To obtain a dSTORM image, data is collected one molecule at a time, which requires the acquisition of many frames of the same field of view. With the Nanoimager, data is built up in real time, so that you can easily assess the image being acquired. Post acquisition data analysis might take longer, as that is the crucial step where meaningful quantitative data is being obtained. This would be the equivalent to other quantitative assays or techniques. Importantly, once you have your labeling and conditions sorted, imaging time can be considerably reduced.

How much time one acquisition really takes depends on the structure to be reconstructed and the sample preparation optimization. While a typical dSTORM image of a cellular structure can be achieved in the time frame of 5-20 minutes, smaller structures like extracellular vesicles (EVs) can be imaged in 3 colors for as little as 3-4 minutes! Furthermore, with a good sample preparation and labeling protocol, it is possible to acquire thousands of EVs in one single field of view, reducing considerably the time required to obtain good statistics for EV analysis. If you are looking for an optimized EV imaging protocol, you might benefit from trying the ONI EV Profiler Kit.


Belief #3: dSTORM dyes are special so they are difficult to access and purchase

dSTORM dyes have special characteristics: under certain conditions they stochastically turn off and on generating a photoswitching (or blinking) behavior. But did you know that dSTORM compatible dyes were evaluated from a group of commonly used organic dyes?2 Many of these dyes were already used broadly in conventional fluorescence microscopy before their photoswitching behavior was understood. For example, using Alexa Fluor® 647 in combination with the appropriate dSTORM buffer can lead to beautiful super-resolved images. Other commonly used dSTORM dyes come from the ATTO fluorescent labels4 or fluorescent CF® dyes5. A complete list of recommended dSTORM dyes can be found here.

Nowadays, there are many options to purchase your biomarker or antibody of interest conjugated already with dSTORM compatible dyes. An example is the use of secondary antibodies labeled with Alexa Fluor® 647 dyes to stain any species compatible primary antibody targeting your structure of interest in a cell.6 In other cases, primary antibodies for common cell targets can be commercially purchased with Alexa Fluor® 647 for direct immunolabeling and dSTORM imaging. The ONI Discovery Kit: dSTORM in Cells can be very helpful in this scenario, as it includes validated secondary probes with best-in-class dSTORM fluorophores which will work against your favorite anti-mouse, rat or rabbit primary antibodies. This has been leveraged to detect low expression biomarkers of interest in cells.7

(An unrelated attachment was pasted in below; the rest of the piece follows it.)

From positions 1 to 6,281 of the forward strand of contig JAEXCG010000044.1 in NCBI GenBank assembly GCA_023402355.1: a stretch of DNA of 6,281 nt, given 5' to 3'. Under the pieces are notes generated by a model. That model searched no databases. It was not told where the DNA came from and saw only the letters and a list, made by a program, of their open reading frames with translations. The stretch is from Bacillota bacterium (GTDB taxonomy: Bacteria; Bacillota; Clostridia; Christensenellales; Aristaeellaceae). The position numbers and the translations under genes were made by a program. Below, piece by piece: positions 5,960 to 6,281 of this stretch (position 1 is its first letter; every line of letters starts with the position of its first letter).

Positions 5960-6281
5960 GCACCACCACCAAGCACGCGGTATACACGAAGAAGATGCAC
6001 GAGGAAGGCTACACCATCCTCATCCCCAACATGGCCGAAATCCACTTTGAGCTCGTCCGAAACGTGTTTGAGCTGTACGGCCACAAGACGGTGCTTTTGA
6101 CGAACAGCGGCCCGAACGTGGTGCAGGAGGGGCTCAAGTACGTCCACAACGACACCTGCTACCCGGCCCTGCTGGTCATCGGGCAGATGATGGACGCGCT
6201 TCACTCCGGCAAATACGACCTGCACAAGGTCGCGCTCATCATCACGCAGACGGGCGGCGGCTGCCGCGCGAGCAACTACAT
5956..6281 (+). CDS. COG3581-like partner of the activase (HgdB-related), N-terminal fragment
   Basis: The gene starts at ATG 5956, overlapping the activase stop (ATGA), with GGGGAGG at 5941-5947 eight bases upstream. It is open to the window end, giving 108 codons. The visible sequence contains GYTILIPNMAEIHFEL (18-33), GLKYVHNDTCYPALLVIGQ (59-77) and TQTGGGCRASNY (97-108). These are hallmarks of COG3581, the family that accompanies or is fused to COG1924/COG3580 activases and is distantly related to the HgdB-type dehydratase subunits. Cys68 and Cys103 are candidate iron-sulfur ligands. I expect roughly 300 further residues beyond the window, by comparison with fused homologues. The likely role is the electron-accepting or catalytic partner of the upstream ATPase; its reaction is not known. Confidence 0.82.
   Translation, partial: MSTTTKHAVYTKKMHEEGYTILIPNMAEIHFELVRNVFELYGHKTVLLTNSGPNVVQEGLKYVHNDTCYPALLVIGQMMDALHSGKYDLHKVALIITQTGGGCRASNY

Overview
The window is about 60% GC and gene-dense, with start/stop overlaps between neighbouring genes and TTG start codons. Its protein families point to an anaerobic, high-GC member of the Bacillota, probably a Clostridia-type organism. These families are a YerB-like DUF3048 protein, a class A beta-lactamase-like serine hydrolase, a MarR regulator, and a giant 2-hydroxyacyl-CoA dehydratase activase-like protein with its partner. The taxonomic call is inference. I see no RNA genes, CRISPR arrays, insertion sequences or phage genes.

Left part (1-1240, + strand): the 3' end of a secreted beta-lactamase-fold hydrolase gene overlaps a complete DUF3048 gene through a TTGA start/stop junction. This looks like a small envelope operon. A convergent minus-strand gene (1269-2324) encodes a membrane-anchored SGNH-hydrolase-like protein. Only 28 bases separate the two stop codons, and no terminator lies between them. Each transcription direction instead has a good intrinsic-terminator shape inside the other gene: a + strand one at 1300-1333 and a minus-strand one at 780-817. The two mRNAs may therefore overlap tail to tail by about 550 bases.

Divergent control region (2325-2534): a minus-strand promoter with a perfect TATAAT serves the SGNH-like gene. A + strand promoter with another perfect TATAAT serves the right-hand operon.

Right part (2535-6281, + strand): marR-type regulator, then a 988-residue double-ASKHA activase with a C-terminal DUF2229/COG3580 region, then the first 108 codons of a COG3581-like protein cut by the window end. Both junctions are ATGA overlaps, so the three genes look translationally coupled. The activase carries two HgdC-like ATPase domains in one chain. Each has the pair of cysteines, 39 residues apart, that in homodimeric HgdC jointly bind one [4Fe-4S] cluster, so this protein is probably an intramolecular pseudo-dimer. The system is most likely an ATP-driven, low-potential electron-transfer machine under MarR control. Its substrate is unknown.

Can’t find the labeled probe you are looking for? Using commercially available protein labeling kits it is now easy to label any protein or antibody of interest using dSTORM compatible dyes8. These protocols are usually based on a straightforward NHS ester reaction of the dye to primary amine targets of the protein of interest.


Belief #4: dSTORM is only for biologists

While dSTORM is widely used in biology, it's not limited to this field. Researchers in materials science, chemistry, and physics also benefit from its nanoscale imaging capabilities. For example, dSTORM is emerging as a tool to understand synthetic materials such as nanoparticles, polymers or supra-molecular fibers.9 

An interesting example includes the characterization of core-shell nanoparticles or microgels. Microgels are functional materials with a size around the diffraction limit of light. Using dSTORM, the structure and size of microgels can be elucidated, revealing the positioning of functional groups of interest within the nanostructure.10

Furthermore, the versatility of dSTORM can be leveraged for an interdisciplinary understanding of materials with the biological environment. In this context, researchers investigated the stability and trafficking of polymeric nanoparticles inside of cells to understand the potential of applying this kind of nanoparticles for drug delivery.11


Belief #5: dSTORM just provides you with a pretty picture

Undeniably, we are in love with dSTORM images: from cells to extracellular vesicles and from organelles to molecules, life has become a little less blurry with the introduction of single-molecule techniques (in fact 10 times less blurry!). But the beauty of dSTORM lies in its quantitative potential.